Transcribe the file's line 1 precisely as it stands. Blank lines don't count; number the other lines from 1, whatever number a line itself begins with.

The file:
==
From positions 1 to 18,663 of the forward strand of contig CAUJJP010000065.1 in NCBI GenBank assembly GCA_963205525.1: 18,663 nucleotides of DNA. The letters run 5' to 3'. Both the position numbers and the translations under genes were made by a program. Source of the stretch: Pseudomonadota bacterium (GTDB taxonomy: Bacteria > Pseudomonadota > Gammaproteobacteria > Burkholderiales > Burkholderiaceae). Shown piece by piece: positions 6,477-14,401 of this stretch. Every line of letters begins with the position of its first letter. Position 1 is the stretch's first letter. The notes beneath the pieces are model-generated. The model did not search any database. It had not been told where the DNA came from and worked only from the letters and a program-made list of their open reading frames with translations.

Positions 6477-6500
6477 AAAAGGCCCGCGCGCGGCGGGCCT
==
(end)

From positions 1 to 18,663 of the forward strand of contig CAUJJP010000065.1 in NCBI GenBank assembly GCA_963205525.1: 18,663 nucleotides of DNA. The letters run 5' to 3'. Both the position numbers and the translations under genes were made by a program. Source of the stretch: Pseudomonadota bacterium (GTDB taxonomy: Bacteria > Pseudomonadota > Gammaproteobacteria > Burkholderiales > Burkholderiaceae). Shown piece by piece: positions 6,477-14,401 of this stretch. Every line of letters begins with the position of its first letter. Position 1 is the stretch's first letter. The notes beneath the pieces are model-generated. The model did not search any database. It had not been told where the DNA came from and worked only from the letters and a program-made list of their open reading frames with translations.